Captioning was created for people that are deaf or hard-of hearing, but is now used more widely – on TV’s in gyms, fast food restaurants and airports.
But sometimes the reverse can happen and something designed for the mainstream benefits people with disabilities. Outside the publishing world, one example is the front-loaded washing machine. A friend of mine, who is 3’ 11”, describes washing and drying clothes before the front-loaded washer and dryer were available. It is a funny story, but the interesting part for my purpose here is that she bought the front-loaded machines as soon as she saw them – even though she had not been in the market for these expensive purchases before. Of course ebooks and POD are also examples; created for mainstream.
It is a potentially huge market. Statistics show that more than half the global population has a connection to disability convenience, they have become invaluable for people with disabilities.
One company that has seen the business opportunities of embracing our community is Apple. It is said to be taking steps to make its iPhone and iPad more user-friendly for people with disabilities. Since the products all use touch screens, someone with visual or mobility impairments can have trouble with the devices. However, in a recent filing with the US Patent and Trademark Office, Apple has said it is seeking to patent a method for connecting its products to accessories that could act in place of a touch screen. Their products have always been thoughtfully designed, with assistive technology included in all of their devices as a standard feature. Now it looks like they are planning to take it a step further – raising the bar for accessible mobile technology.
Apple and Accessibility Image from: www.rde.nsw.edu.au

Apple and Accessibility Image from: www.rde.nsw.edu.au

Why would a company as smart as Apple care so much about this market segment? I would say that it is because Apple is getting a solid return on investment. My family will certainly continue to buy their products – not only because they are convenient and easy to use, but because we choose to support companies that make their products and services accessible to all people.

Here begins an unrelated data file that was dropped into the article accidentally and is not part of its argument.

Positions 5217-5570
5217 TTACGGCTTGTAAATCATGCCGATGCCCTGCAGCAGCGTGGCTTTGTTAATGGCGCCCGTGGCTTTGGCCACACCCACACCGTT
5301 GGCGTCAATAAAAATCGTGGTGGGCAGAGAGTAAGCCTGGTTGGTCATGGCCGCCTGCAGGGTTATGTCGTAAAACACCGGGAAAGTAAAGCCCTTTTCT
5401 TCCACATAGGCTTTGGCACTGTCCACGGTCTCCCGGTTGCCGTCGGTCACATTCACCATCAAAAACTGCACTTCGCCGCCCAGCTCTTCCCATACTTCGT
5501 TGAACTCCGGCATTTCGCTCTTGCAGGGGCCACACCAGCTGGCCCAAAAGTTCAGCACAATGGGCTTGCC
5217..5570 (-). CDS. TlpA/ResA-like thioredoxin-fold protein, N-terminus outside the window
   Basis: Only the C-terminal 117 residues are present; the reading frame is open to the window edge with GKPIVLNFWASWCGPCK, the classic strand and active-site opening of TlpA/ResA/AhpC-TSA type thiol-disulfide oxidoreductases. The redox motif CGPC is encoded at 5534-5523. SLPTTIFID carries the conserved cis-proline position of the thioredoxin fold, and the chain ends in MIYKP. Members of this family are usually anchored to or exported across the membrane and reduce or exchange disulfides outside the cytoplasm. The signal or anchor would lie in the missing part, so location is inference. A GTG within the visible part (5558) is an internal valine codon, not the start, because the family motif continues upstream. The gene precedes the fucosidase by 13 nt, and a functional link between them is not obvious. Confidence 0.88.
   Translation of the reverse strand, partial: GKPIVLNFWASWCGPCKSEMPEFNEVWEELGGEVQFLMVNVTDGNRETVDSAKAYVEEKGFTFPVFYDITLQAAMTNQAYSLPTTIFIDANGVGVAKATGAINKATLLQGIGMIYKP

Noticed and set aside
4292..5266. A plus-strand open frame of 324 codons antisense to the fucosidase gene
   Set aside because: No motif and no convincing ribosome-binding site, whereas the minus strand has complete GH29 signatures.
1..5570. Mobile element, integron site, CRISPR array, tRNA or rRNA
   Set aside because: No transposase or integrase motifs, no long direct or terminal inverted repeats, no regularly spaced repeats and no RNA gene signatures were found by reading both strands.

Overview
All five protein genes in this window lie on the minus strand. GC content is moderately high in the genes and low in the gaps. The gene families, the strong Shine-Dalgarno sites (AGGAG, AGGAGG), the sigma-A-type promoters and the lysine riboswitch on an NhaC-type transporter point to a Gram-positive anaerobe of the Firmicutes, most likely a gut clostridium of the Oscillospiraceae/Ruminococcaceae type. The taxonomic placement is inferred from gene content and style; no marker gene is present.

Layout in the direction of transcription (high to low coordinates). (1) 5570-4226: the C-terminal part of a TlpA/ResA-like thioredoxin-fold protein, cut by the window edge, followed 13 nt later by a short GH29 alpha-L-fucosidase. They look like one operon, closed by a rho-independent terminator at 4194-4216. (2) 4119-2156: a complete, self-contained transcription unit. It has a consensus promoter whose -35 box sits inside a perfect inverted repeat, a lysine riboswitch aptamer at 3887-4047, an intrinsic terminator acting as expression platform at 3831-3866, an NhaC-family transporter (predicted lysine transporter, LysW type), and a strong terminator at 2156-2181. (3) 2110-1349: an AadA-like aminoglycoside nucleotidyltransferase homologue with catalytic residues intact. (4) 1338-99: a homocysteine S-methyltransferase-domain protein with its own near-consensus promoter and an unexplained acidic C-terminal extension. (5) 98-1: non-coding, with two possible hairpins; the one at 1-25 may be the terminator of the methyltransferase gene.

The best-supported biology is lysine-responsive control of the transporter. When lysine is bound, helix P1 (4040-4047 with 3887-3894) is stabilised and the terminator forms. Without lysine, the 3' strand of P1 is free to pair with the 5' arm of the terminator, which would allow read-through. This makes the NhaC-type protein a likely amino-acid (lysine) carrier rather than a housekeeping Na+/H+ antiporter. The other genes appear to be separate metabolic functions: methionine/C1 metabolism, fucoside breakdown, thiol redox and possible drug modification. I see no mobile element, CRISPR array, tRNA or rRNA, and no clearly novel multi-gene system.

My daughter, Sara Ruh, using different Apple Products simultaneously. Sara has Down Syndrome and loves the accessibility Apple offers

My daughter, Sara Ruh, using different Apple Products simultaneously. Sara has Down Syndrome and loves the accessibility Apple offers

And there are examples from the publishing world too. Th e Hachette Book Group announced in June that it was making its website accessible to Americans with Disabilities, through a new alliance with eSSENTIAL Accessibility. A new tool will extend Hachette’s online services to individuals with physical disabilities.
“Readers are naturally curious about their favorite books and authors,” says David Young, Chairman and CEO of Hachette, “and our websites are rich with information. Providing the disability community with easy access to our sites helps foster the connection between reader and author. We are proud to be the first publisher to work with eSSENTIAL Accessibility in this initiative and to provide a more comprehensive service to our physically disabled customers.”
Apple and Hachette are leading the way and proving that this can be good for the bottom line. I hope others in the publishing community consider reaching out to and embracing this virtually untapped market; it could be a real game changer across the board.
Debra Ruh is the founder of TecAccess and founder and CEO of Ruh Global Communications Follow her blog at
debra.ruh.tumblr. com;
See also ‘Accessible publishing – business case’ at www.rnib.org.uk. Page 30
For further information about TecAccess and their current endeavors, visit their website at SSB Bart Group
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To follow up on Debra Ruh’s current endeavors, follow her on social media: @DebraRuh or visit Ruh Global Communications